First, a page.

On 23 June 2022, the closing convention of Rewarded! took place. During this interactive afternoon, results of the project were discussed and we worked on concrete recommendations for future-proof science communication with the more than 100 attendees.
‘We also have to tell the big story about how science works’ said Minister of Education, Culture and Science Robbert Dijkgraaf, when he announced that he would reserve one million a year for the next ten years, for a national centre for science communication. An investment, ‘so that all those people working on science communication in the Netherlands can start working together more’.
In the context of Science Communication by Scientists: Rewarded! scientists, communication professionals and administrators came together to think about that big story: what is needed to give science communication a full place within academia? How can scientists who work on science communication be better appreciated and supported within their working environment? Attendees reflected on the results of the past year and gathered new input for the guide on this theme, which will be presented to Dutch universities, research institutes and the Ministry of Education, Culture and Science in October 2022.
Ward Peeters, Anne Land-Zandstra and Madelijn Strick of IMPACTLAB kicked off the first part of the programme, called In Practice, with insights from impact measurements of various science communication activities. The comprehensive research by Frank Kupper, Anna Aris, Sem Barendse and Willemine Willems (Athena Institute, VU) was next on the program. The bottlenecks and challenges scientists experience when engaging with science communication were highlighted by Kupper in personified form: using the experiences of fictional scientist ‘Zeus’.
Afterwards, interactive group sessions – also developed by the Athena Institute’s research group – followed. Attendees worked attentively and enthusiastically on practical recommendations for knowledge institutions and the Ministry of OCW. Groups were divided into the themes of priority, continuity and identity.
From these and previous sessions, it appeared that there is a great need for dialogue. Not only between science and society, but also within one’s own organisation and the world of science and science communication itself. Structural financial and practical support is also needed, in addition to an overarching science communication strategy from knowledge institutions and umbrella organisations. Other recommendations included a redefinition and diversification of national UFO profiles and implementation of the Recognition & Rewards policy so that there is (more) space for researchers committed to science communication.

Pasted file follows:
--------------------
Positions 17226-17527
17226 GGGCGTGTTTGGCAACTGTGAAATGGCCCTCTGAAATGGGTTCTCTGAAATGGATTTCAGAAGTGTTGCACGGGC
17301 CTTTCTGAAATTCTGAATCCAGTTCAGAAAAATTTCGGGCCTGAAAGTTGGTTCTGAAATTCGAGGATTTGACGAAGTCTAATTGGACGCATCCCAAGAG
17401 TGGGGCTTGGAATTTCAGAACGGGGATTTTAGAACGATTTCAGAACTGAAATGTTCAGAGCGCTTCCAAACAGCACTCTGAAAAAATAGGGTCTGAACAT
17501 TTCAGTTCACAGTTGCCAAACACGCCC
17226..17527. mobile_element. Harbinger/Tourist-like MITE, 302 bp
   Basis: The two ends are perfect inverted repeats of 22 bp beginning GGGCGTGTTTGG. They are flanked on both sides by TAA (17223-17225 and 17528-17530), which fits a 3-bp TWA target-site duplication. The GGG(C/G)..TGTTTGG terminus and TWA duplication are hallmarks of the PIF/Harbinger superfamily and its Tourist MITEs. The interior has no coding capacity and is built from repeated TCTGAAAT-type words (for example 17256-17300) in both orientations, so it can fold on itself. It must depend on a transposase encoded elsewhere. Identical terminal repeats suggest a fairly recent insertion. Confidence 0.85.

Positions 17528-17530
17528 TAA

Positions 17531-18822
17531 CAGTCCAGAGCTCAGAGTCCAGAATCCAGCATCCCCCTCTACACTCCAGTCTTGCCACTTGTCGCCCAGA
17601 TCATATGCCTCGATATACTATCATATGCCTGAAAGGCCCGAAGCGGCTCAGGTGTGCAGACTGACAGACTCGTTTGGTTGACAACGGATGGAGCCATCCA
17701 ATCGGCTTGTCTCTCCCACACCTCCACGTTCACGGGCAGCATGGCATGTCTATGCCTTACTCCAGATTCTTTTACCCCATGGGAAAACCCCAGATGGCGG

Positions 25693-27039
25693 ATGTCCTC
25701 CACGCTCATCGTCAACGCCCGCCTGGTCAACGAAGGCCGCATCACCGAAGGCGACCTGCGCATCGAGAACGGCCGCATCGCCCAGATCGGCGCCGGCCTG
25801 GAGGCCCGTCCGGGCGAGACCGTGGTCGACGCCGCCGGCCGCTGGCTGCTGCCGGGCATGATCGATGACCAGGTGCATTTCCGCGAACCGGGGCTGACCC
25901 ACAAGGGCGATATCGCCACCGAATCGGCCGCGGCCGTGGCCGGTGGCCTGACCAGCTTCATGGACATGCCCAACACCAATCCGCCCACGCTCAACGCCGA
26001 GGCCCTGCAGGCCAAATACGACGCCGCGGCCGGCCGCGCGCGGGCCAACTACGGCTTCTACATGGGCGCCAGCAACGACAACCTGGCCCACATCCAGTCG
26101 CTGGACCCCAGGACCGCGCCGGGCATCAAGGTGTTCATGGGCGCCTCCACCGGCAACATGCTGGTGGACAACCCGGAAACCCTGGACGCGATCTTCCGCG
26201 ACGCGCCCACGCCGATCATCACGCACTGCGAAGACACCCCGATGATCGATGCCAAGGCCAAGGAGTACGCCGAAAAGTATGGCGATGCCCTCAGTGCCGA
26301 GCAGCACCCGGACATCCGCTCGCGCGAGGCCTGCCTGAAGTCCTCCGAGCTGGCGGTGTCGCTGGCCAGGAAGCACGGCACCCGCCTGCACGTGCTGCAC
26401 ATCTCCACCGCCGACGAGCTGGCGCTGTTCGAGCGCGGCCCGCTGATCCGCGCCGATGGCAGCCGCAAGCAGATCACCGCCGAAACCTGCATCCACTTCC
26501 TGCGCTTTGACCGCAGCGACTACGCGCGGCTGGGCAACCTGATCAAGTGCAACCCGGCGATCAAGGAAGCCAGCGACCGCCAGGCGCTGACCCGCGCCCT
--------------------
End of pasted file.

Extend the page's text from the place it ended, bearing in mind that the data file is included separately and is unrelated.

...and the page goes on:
Conditions and bottlenecks
The second part of the afternoon centered around creating conditions. Expressing his wishes and recently announced plans to take some of the pressure off scientists’ workload, the minister ended his video message by asking: ‘How do you think the national centre can contribute to facilitating and valuing scientists who work on science communication?’
‘What I find especially important is that you have entrances into society, that you know exactly how to reach groups from society that you want to reach, how to actually reach them with your communication.’ Kathleen Ferrier (Unesco NL president and Open Science advocate)
A panel discussion led by Peter-Paul Verbeek (University of Twente) discussed the opportunities and bottlenecks that communication about science can bring, with a special focus on young researchers. Panellists Kathleen Ferrier (Unesco), Jeroen Geurts (rector VU Amsterdam) and researchers Erik van Sebille (Utrecht University) and Andrea Evers (Leiden University) agreed that the right structures need to be put in place at the administrative level in order to create the conditions in which science communication can develop further. The panel was very positive about the national science communication centre: it not only carries an important message about the importance of science communication in general, but can also contribute to professionalisation and further embedding of the profession in the scientific landscape and beyond.
Want to know more?
You can watch a recording of the afternoon via the KNAW’s YouTube channel.